ANALYSIS

Section 170(a)(1) allows, subject to certain limitations, a charitable contribution deduction for contributions to or for the use of organizations described in section 170(c), payment of which is made within the taxable year. A charitable contribution is defined in section 170(c) as a "contribution or gift to or for the use of" an organization described therein. The word "contribution" is not defined in the statute, however, it appears clear that whatever is meant by it would at least require some right to be relinquished by the contributor. Petty v. Commissioner, 40 T.C. 521, 523 (1963).

Section 170 does not specifically address the valuation issues which arise when a taxpayer contributes property other than money. However, the regulations state that if a charitable contribution is made in property other than money, the amount of the contribution is generally the fair market value /2/ of the property at the time of the contribution. Treas. Reg. section 1.170A-1(c)(1). The term "property" is not defined in section 170, the regulations, or the legislative history. Consequently, there is no indication that the term, with respect to a charitable contribution, was intended to be more restrictive or limited than the normal usage accorded to the term.

Section 170(f)(3)(A) denies a deduction in a case of a contribution (not made by a transfer in trust) of an interest in property which consists of less than the taxpayer's entire interest in such property, except to the extent that the value of the interest contributed would be deductible if such interest had been transferred in trust.

Section 170(f)(3)(B)(ii) provides an exception to the general rule of nondeductibility for a contribution of an undivided portion of the taxpayer's entire interest in the property.

Treas. Reg. section 1.170A-7(b)(1) provides that an undivided portion of a donor's entire interest in property must consist of a fraction or percentage of each and every substantial interest or right owned by the donor in such property and must extend over the entire term of the donor's interest in such property and in other property into which such property is converted.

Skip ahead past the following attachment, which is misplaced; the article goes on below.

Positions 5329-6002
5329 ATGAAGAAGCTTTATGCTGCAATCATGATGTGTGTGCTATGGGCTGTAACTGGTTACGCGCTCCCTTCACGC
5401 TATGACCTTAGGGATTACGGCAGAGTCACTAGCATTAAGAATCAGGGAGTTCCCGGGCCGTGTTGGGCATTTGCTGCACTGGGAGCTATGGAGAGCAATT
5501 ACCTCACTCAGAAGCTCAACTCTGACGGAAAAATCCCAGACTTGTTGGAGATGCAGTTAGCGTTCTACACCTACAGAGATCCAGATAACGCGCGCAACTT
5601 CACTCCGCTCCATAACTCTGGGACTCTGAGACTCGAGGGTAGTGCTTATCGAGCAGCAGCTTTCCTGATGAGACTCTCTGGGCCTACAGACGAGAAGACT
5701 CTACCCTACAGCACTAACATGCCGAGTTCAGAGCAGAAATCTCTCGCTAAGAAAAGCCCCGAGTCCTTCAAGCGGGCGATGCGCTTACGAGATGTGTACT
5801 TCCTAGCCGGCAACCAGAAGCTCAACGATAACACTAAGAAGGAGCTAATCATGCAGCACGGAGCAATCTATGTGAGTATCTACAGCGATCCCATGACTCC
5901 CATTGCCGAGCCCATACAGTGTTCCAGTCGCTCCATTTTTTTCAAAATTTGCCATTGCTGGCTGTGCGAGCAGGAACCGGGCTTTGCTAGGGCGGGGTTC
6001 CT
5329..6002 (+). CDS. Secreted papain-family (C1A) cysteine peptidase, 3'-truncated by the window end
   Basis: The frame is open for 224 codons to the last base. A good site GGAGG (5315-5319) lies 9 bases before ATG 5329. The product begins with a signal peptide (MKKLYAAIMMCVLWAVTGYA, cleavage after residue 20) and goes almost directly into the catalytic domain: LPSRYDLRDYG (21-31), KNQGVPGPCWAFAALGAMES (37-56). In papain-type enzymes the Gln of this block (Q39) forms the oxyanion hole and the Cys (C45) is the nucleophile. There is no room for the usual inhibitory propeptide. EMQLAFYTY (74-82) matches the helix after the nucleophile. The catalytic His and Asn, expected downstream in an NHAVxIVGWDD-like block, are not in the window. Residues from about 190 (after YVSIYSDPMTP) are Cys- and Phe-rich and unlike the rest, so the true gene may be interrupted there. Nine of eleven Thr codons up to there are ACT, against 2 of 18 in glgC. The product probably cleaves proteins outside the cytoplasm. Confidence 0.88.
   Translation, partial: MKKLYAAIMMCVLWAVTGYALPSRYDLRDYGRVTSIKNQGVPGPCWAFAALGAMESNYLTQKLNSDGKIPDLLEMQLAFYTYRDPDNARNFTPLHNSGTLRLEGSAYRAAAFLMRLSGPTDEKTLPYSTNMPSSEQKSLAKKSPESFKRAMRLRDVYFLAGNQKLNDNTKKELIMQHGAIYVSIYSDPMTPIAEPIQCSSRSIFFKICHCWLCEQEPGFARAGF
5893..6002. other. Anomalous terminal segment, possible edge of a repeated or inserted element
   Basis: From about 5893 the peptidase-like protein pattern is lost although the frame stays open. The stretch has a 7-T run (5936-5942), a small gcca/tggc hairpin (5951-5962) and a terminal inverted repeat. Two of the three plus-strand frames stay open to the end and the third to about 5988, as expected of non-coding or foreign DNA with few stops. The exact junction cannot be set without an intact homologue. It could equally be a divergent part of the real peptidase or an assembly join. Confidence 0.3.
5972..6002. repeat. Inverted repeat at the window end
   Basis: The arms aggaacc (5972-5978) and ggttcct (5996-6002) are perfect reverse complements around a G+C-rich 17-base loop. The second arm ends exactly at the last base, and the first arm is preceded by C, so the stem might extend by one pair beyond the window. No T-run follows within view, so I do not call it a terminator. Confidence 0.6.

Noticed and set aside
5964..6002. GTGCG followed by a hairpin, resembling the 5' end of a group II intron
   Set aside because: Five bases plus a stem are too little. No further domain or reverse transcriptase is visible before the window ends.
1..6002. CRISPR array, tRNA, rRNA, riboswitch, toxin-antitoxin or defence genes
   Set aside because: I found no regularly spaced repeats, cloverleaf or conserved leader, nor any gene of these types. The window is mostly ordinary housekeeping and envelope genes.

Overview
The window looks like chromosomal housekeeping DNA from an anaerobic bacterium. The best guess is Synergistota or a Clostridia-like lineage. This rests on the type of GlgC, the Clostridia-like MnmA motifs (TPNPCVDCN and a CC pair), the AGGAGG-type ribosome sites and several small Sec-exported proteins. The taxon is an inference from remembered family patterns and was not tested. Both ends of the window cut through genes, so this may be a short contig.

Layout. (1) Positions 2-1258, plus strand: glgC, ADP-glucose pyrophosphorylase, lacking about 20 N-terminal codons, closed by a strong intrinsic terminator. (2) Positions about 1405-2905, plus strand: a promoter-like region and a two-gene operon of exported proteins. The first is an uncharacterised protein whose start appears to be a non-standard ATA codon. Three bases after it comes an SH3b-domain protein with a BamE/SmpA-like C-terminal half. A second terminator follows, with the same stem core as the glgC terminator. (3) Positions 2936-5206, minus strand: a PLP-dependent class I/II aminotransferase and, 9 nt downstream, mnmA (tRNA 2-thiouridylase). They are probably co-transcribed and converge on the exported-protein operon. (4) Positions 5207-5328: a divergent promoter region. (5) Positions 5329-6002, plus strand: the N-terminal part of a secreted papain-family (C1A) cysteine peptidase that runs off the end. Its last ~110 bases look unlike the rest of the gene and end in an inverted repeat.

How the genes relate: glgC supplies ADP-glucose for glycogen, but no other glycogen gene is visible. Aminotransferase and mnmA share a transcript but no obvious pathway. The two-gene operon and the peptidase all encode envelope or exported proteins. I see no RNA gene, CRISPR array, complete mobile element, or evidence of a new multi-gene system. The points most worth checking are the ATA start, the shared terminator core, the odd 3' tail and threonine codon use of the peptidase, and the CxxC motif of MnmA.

By its terms, section 170(f)(3)(A) does not apply to the contribution of an interest in property that, even though partial, is the taxpayer's entire interest in the property. Treas. Reg. section 1.170(A)-7(a)(2)(i) provides that if the property in which such partial interest exists was divided in order to create such interest and thus avoid section 170(f)(3)(A), the deduction will be disallowed.

The term "property" is generally understood to be a broad concept. Zarin v. Commissioner, 92 T.C. 1084, 1110 (1989) (Ruwe, J., dissenting); see Lawrence v. O'Connell, 141 F. Supp. 316, 321 (D.R.I. 1956) (when used in the tax laws the word "property" is not to be given a narrow or technical meaning). In fact, in a recent decision, the Supreme Court stated:

[p]roperty is more than just the physical thing--the land, the bricks, the mortar--it is also the sum of all the rights and powers incident to ownership of the physical thing. It is the tangible and the intangible. Property is composed of constituent elements . . . . (citation omitted).